"Significant financial turmoil is already here, (due to) concerns about virus and impact on economic activity," Blitz added.
The past 10 trading sessions were among the most tumultuous in U.S. history, seeing the S&P 500 swing up or down more than 2.5 percent for four days straight. According to experts, markets are struggling to balance the competing forces of more extensive COVID-19 containment measures and monetary and fiscal stimulus for the economy.
"The near-term market focus is likely to remain on the virus's spread across Europe and the United States, and on stress in the financial markets," Mark Haefele, chief investment officer of global wealth management with the Swiss investment bank UBS, said in a note on Monday.
Investors cannot fully assess the situation of COVID-19 infections in the United States as the cases are underreported due in part to the lack of testing, and that credible solutions are absent, Phillip Colmar, managing partner on global strategy with MRB Partners, told Xinhua.
"We're gonna see a lot more volatility in the markets," he said.
Tim Duy, professor of the University of Oregon and a long-time Fed watcher, wrote in a blog post Monday: "Market participants clearly expect considerable economic pain in the months ahead."
Even if the reaction is excessive, "such panic can have very real consequences if credit markets begin to freeze," he said, and to prevent worsening problems, "the Fed may have to act again before the next (policy-making) meeting ... Realistically, the Fed should be discussing just taking rates to zero."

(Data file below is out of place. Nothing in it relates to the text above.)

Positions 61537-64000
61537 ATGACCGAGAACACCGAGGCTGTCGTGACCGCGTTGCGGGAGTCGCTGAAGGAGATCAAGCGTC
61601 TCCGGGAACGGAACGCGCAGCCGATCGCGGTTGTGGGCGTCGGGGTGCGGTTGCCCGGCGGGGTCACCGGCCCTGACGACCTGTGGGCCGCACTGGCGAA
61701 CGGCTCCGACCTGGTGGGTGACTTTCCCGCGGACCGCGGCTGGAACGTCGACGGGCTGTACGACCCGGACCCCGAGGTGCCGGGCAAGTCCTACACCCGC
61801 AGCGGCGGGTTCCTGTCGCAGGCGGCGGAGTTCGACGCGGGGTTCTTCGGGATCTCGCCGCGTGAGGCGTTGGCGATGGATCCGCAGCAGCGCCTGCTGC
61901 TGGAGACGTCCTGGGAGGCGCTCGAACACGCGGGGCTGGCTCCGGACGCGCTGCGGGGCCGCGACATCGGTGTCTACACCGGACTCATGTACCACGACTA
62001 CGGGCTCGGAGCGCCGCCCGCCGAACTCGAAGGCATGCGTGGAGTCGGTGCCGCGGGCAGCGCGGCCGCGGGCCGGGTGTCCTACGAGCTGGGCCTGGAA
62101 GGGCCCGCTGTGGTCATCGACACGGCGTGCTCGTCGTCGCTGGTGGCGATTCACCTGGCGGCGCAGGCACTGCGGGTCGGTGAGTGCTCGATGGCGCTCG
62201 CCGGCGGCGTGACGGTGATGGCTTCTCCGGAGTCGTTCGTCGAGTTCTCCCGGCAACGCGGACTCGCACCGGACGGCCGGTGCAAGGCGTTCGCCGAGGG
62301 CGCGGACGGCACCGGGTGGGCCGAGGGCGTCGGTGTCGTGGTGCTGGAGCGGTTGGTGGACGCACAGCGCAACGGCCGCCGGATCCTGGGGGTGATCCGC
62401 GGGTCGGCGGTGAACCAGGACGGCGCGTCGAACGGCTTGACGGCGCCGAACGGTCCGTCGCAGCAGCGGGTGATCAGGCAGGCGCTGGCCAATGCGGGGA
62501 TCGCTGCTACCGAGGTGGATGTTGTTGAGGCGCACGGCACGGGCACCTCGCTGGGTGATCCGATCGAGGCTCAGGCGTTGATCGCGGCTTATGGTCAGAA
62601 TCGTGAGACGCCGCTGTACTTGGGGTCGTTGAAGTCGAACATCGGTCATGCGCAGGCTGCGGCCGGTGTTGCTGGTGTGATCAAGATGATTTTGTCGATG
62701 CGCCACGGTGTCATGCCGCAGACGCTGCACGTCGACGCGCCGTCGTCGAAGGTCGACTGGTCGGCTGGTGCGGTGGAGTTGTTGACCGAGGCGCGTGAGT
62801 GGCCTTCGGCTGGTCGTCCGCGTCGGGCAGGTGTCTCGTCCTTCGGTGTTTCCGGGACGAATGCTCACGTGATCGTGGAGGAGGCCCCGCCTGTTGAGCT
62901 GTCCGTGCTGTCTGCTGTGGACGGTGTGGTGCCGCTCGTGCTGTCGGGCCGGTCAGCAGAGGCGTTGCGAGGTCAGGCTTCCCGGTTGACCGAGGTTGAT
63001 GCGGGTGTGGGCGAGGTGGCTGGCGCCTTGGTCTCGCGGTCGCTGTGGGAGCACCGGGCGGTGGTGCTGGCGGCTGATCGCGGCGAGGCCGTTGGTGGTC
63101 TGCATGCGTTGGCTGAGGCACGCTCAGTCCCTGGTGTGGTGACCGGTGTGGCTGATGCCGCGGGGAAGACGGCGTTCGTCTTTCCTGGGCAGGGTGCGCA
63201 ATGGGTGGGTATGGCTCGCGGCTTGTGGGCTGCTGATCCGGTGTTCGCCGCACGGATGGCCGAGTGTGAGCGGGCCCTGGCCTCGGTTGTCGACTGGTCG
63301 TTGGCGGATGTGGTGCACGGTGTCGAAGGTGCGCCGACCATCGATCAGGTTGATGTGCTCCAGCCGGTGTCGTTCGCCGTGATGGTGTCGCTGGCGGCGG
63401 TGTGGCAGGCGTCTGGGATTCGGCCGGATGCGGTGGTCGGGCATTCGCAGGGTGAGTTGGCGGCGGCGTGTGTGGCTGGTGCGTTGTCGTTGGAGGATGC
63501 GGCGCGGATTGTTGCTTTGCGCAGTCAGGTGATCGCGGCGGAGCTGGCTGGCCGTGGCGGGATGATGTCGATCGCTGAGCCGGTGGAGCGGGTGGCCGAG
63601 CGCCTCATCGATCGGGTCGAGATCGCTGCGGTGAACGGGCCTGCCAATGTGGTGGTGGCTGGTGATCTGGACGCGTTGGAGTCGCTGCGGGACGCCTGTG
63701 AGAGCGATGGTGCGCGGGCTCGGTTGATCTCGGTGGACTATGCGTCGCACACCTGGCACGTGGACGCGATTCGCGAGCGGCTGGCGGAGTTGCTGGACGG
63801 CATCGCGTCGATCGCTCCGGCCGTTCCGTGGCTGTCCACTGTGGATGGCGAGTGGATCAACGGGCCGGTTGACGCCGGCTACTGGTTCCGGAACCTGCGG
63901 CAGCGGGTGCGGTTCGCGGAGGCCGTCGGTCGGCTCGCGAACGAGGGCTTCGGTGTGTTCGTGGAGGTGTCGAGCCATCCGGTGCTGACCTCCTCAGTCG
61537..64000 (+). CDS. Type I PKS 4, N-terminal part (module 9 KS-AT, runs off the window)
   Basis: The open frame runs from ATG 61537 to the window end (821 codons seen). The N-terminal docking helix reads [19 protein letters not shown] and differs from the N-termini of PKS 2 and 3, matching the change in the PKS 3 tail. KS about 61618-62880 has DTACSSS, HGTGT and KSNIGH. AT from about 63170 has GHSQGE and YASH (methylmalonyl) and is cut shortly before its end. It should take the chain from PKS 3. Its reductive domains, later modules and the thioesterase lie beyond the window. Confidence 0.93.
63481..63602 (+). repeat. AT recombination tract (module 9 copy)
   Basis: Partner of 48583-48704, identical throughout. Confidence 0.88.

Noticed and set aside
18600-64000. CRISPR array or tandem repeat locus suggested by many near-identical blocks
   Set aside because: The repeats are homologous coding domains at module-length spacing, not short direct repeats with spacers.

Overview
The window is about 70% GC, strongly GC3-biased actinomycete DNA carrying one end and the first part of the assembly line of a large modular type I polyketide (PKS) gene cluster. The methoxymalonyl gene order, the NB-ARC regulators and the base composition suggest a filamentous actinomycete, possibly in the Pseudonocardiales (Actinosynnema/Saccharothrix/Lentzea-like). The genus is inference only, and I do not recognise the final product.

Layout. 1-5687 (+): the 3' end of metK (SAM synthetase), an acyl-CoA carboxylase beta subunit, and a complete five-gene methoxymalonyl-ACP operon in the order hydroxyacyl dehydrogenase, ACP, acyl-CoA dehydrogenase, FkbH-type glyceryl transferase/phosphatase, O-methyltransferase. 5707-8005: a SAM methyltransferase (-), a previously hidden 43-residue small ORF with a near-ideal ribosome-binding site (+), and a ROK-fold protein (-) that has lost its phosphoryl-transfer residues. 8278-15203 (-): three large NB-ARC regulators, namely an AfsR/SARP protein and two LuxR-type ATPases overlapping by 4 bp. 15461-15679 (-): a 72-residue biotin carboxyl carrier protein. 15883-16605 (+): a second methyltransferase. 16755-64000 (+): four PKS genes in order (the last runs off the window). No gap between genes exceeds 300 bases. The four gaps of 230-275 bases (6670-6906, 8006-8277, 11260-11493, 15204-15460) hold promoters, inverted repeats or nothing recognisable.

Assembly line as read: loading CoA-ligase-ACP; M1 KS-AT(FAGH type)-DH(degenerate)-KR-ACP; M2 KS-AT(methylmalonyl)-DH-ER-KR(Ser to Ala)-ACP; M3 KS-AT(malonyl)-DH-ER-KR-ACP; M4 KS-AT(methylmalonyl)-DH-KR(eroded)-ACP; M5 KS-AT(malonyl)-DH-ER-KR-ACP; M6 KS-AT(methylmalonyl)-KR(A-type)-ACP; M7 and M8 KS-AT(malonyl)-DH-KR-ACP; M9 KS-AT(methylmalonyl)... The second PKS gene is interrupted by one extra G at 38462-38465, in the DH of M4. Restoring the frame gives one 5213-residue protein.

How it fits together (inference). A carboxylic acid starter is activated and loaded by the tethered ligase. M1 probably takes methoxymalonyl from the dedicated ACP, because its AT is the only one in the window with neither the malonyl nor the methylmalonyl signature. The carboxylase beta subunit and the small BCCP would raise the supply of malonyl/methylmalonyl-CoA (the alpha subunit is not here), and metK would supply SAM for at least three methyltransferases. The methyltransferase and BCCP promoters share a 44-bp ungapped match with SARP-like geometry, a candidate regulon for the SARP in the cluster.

Blitz, of TS Lombard, said, "Fed has already cut rates 50 bps, and while they may cut again, the more significant work will be how they maneuver their balance sheet to add liquidity to ensure that credit is flowing."
As U.S. President Donald Trump on Friday signed an 8.3-billion-dollar emergency funding package to cope with the virus outbreak, the next few weeks are believed to be key in determining whether the virus outbreak in the world's largest economy could be contained at a relatively modest economic cost, or intensify, causing more drastic and prolonged disruptions to the economy.
Pointing to likely demand drops that affect retail and company sales as a result of virus containment measures, Ravi Anupindi, founding faculty director for the Center for Value Chain Innovation at the University of Michigan's Ross School of Business, noted that the wide geographic spread of the virus makes "the scale of supply chain impacts highly unpredictable."
Khairy Tourk, professor of economics at the Stuart School of Business at the Illinois Institute of Technology in Chicago, said less consumer spending would hurt the service sector that accounted for 60 percent of the increase in U.S. employment, and if the virus is to keep spreading, "the burden on low-wage frontline workers could be relatively high," adding to the large debts already facing American households.
"The question is whether the country has enough economic tools to deal with the crisis," he noted. "A prolonged economic crisis could pose a problem. This is because in terms of monetary policy, there is not much room for significant reduction in the interest rate."